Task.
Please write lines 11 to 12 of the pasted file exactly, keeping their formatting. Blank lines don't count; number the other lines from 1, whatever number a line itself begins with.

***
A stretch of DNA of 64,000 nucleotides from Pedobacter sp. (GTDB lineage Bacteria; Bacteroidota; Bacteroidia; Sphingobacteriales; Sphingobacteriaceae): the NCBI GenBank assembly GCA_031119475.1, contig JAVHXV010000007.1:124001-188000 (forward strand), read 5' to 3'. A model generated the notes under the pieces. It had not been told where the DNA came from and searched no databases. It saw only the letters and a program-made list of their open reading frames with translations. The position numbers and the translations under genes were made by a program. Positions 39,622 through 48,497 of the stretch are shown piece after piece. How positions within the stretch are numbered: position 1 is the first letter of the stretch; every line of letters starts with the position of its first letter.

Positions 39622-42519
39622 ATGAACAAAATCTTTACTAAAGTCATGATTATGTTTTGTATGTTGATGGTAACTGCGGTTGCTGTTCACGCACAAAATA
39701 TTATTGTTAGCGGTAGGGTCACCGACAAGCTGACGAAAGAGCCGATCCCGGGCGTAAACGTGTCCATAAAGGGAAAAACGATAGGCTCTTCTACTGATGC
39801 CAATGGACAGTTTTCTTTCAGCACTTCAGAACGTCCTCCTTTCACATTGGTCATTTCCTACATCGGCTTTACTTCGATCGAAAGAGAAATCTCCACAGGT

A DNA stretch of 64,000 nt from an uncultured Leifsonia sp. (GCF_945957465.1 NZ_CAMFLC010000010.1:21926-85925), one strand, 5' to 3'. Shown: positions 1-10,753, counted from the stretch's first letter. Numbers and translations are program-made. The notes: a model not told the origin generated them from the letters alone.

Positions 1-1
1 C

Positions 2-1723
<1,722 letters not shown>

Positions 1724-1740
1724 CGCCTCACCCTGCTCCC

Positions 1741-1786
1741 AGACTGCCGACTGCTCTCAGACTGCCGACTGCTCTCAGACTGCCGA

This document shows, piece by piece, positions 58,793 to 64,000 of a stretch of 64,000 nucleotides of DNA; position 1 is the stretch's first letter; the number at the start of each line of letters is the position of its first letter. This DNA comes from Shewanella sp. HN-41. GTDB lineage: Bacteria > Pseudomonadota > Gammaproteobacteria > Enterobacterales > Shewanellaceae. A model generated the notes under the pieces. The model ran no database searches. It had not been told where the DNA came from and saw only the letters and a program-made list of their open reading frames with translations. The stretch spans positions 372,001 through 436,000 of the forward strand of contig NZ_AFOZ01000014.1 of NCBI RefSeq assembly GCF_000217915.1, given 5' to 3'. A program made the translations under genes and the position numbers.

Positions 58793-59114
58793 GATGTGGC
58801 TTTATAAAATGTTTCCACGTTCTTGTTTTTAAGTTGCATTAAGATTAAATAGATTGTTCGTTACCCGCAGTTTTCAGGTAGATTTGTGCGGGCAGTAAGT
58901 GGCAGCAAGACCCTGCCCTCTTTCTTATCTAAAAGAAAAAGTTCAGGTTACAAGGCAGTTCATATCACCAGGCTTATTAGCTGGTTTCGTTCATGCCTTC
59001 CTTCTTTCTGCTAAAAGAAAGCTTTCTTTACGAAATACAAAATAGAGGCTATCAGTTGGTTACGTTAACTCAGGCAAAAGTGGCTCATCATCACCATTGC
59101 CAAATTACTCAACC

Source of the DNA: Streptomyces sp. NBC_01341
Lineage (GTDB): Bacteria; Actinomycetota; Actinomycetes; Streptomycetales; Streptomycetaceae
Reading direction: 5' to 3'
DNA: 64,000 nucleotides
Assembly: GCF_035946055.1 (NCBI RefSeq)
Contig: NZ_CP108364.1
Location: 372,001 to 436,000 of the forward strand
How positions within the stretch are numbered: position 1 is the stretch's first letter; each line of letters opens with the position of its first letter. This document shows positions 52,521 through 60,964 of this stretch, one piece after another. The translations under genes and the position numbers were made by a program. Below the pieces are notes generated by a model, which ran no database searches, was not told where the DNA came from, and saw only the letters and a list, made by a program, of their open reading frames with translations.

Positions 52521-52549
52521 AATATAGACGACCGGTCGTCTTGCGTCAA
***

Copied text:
Positions 1724-1740
1724 CGCCTCACCCTGCTCCC